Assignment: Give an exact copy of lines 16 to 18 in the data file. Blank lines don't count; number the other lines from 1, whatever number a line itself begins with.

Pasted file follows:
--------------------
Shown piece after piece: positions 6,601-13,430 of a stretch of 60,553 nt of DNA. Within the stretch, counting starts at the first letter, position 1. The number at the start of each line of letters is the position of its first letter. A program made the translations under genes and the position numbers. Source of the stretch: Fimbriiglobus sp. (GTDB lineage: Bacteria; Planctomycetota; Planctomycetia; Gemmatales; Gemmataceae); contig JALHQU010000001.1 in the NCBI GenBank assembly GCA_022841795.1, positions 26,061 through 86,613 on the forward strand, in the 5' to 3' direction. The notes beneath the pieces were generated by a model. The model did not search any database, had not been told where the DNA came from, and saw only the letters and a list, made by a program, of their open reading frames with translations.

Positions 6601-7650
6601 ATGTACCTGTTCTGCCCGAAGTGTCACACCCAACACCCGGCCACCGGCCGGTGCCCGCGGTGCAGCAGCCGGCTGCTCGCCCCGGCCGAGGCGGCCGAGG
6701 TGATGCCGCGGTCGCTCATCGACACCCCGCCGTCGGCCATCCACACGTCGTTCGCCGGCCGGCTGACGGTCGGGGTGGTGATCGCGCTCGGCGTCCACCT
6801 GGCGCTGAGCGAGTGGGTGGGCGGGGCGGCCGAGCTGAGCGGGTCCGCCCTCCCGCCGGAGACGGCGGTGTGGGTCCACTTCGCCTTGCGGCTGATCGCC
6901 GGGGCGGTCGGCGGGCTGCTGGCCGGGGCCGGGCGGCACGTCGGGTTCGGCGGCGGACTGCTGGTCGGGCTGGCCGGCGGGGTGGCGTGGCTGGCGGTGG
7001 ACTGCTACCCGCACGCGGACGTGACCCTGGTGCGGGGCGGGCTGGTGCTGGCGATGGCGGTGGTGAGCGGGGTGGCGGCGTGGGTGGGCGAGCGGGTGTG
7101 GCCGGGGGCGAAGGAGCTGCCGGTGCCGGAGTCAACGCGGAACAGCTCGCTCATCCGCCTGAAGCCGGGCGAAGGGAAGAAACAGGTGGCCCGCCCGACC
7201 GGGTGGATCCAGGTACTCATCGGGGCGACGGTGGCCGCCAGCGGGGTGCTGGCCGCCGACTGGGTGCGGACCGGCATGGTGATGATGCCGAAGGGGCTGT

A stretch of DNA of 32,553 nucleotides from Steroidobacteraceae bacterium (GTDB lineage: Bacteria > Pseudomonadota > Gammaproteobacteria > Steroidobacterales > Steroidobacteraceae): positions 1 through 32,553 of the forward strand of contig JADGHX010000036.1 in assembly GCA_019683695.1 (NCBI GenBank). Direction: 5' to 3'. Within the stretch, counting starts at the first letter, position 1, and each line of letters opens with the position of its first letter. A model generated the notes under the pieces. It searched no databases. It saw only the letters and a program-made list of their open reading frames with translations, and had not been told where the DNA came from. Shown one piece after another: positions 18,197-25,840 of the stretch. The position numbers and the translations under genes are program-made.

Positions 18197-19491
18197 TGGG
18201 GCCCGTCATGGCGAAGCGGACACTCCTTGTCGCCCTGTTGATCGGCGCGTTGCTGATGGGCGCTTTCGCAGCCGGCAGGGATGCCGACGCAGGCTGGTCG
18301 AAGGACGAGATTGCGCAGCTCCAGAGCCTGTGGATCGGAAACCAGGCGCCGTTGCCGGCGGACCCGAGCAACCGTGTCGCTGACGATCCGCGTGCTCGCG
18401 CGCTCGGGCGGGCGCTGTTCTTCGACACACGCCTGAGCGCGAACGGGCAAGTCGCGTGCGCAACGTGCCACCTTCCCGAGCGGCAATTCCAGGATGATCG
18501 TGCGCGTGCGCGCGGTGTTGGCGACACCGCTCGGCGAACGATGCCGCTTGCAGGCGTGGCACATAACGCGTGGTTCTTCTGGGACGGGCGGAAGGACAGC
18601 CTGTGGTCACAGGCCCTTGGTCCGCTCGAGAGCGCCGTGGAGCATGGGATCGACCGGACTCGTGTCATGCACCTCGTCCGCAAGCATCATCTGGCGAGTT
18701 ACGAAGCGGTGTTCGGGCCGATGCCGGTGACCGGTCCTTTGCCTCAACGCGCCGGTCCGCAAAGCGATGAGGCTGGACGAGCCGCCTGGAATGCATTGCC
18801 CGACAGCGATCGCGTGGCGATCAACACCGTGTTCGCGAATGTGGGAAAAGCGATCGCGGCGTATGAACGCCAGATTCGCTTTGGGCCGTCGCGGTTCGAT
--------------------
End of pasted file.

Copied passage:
18501 TGCGCGTGCGCGCGGTGTTGGCGACACCGCTCGGCGAACGATGCCGCTTGCAGGCGTGGCACATAACGCGTGGTTCTTCTGGGACGGGCGGAAGGACAGC
18601 CTGTGGTCACAGGCCCTTGGTCCGCTCGAGAGCGCCGTGGAGCATGGGATCGACCGGACTCGTGTCATGCACCTCGTCCGCAAGCATCATCTGGCGAGTT
18701 ACGAAGCGGTGTTCGGGCCGATGCCGGTGACCGGTCCTTTGCCTCAACGCGCCGGTCCGCAAAGCGATGAGGCTGGACGAGCCGCCTGGAATGCATTGCC